Tour Date

Blogger

URL

8th June Susan Crawford http://justcallmeruby.blogspot.co.uk/
12th June 2012 Jean Moss http://jeanmosshandknits.blogspot.co.uk/
16th June 2012 Jen Arnall-Culliford http://jenacknitwear.typepad.com/
18th June 2012 Helene Magnusson http://helenemagnusson.blogspot.co.uk/
20th June 2012 Knitting magazine http://www.knittinginstitute.co.uk/
24th June 2012 Ingrid Murnane http://ingridmurnane.com/
28th June 2012 Felicity Ford http://thedomesticsoundscape.com/wordpress/
29th June 2012 Donna Druchunas http://sheeptoshawl.com/
7th July 2012 Karina Westermann http://www.fourth-edition.co.uk/
2nd July 2012 Simply Knitting magazine http://simplyknitting.themakingspot.com/blog
6th July 2012 Ruth Garcia-Alcantud http://www.rockandpurl.com/blog/
10th July 2012 Tasha Moss http://blog.bygumbygolly.com/
14th July 2012 Tom van Deijnen https://tomofholland.com/
18th July 2012 Woolly http://www.woollywormhead.com/blog/
22nd July 2012 Mim http://www.crinolinerobot.blogspot.co.uk/
25th July 2012 The Sexy Knitter http://thesexyknitter.blogspot.co.uk/

Please note, the copyright of the first image (Coronation Knits Book Cover) belongs to Susan Crawford; of the last picture (Juno Belle Heart on my Sleeve yarn) to Juno Fibre Arts. Copyright of all other pictures belongs to tomofholland.

=-=-=-=-= COMPETITION IS NOW CLOSED =-=-=-=-=

Coronation Knits Prologue

For all you knitters out there interested in vintage styles, I’m sure you’ll be pleased to know that Susan Crawford, of A Stitch in Time 1 & 2 fame, has released a new collection of knitting patterns: Coronation Knits.

I’m not going to reveal too much about it right now, as Susan has started a blog tour, which will allow you to learn more about the patterns and Susan’s work involved, over the next few weeks. Keep an eye out for all the blogs involved – I have a list at the bottom of this post with links and dates.

There are 14 patterns in total, all around the theme of the Diamond Jubilee and the fashions of the time when Elizabeth II got crowned.

There are even some patterns for men, I’m pleased to report!

Susan did a sterling job on designing these patterns and to celebrate this, there will be give-aways of the book along the way, so keep an eye out for the stops on the tour. When it’s my turn, I shall reveal the ins and outs of knitting the Diamond Stole, which features on the cover. It includes a rarely used decrease (make 2 stitches out of 3), which is pleasingly symmetrical.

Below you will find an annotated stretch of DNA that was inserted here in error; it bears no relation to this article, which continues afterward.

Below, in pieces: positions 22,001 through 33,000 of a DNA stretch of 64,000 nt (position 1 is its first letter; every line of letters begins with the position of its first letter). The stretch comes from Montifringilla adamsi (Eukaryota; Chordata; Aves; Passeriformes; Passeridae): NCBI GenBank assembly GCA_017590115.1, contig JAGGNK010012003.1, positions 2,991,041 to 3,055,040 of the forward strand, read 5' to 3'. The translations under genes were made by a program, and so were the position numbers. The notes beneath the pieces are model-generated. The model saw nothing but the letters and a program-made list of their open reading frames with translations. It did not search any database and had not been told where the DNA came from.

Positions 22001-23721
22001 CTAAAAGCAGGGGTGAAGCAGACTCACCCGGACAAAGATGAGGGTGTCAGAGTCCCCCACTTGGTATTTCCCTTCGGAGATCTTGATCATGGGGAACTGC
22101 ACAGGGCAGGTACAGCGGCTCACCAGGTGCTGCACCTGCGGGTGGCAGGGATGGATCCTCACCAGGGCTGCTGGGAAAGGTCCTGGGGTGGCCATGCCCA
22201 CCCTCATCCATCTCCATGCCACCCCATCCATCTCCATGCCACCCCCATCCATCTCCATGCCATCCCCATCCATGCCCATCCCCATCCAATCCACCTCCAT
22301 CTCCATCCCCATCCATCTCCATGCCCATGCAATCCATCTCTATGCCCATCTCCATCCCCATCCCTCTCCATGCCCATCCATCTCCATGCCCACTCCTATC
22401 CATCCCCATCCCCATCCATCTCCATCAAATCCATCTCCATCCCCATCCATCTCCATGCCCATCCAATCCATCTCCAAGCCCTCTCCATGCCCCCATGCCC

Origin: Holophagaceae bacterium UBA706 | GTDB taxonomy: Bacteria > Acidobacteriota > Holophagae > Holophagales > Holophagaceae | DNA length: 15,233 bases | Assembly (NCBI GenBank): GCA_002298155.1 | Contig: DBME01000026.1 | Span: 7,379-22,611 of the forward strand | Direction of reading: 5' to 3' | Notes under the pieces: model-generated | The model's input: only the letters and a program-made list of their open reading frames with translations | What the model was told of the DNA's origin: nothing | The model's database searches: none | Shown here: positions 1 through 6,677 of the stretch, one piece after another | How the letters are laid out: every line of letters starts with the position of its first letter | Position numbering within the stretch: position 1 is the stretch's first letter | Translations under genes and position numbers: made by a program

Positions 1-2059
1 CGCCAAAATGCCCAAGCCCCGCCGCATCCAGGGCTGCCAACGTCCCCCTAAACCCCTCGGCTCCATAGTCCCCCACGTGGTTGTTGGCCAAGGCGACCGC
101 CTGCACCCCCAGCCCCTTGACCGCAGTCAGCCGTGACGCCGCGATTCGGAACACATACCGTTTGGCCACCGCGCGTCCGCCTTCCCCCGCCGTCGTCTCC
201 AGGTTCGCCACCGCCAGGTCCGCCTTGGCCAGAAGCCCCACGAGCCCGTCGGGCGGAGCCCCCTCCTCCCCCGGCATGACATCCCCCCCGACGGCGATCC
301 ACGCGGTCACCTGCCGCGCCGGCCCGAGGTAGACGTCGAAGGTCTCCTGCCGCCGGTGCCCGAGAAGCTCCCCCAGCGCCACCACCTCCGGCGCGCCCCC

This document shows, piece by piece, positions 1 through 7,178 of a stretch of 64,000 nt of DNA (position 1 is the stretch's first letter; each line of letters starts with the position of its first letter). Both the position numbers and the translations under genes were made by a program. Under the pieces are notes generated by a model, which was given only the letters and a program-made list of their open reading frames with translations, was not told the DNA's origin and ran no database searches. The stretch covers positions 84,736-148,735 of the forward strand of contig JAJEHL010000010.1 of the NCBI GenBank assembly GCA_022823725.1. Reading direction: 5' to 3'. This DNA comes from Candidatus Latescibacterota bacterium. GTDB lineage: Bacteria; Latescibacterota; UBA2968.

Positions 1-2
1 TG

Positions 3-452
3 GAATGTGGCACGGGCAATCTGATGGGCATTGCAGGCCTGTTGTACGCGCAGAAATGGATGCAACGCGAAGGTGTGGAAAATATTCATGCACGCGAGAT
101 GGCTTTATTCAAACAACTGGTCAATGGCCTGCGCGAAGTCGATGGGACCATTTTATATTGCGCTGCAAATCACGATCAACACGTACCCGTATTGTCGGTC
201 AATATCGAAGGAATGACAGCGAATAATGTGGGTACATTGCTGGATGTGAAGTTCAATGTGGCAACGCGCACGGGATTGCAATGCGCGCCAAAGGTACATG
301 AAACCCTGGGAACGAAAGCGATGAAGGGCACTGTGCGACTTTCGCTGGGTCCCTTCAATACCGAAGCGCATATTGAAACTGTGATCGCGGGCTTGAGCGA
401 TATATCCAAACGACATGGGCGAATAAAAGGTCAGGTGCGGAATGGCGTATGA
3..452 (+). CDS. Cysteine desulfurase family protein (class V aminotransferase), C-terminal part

Not only will I be able to give away a free copy of Coronation Knits, it will also include the yarn needed to knit the Diamond Stole! So be sure to check back here on 14 July; and have a look at all the other blog stops along the tour.

If your hands are itching to start knitting right now, then you can purchase the book here (available as a hardcopy and an e-book):

 http://www.knitonthenet-shop.com/

CORONATION KNITS TOUR DATES:

Tour Date

Blogger

URL

8th June Susan Crawford http://justcallmeruby.blogspot.co.uk/
12th June 2012 Jean Moss http://jeanmosshandknits.blogspot.co.uk/
16th June 2012 Jen Arnall-Culliford http://jenacknitwear.typepad.com/
18th June 2012 Helene Magnusson http://helenemagnusson.blogspot.co.uk/
20th June 2012 Knitting magazine http://www.knittinginstitute.co.uk/
24th June 2012 Ingrid Murnane http://ingridmurnane.com/
28th June 2012 Felicity Ford http://thedomesticsoundscape.com/wordpress/
29th June 2012 Donna Druchunas http://sheeptoshawl.com/
7th July 2012 Karina Westermann http://www.fourth-edition.co.uk/
2nd July 2012 Simply Knitting magazine http://simplyknitting.themakingspot.com/blog
6th July 2012 Ruth Garcia-Alcantud http://www.rockandpurl.com/blog/
10th July 2012 Tasha Moss http://blog.bygumbygolly.com/
14th July 2012 Tom van Deijnen https://tomofholland.com/
18th July 2012 Woolly http://www.woollywormhead.com/blog/
22nd July 2012 Mim http://www.crinolinerobot.blogspot.co.uk/
25th July 2012 The Sexy Knitter http://thesexyknitter.blogspot.co.uk/

Please note, the copyright of all images in this post belong to Susan Crawford.

Meta-Darning my Sanquhar Socks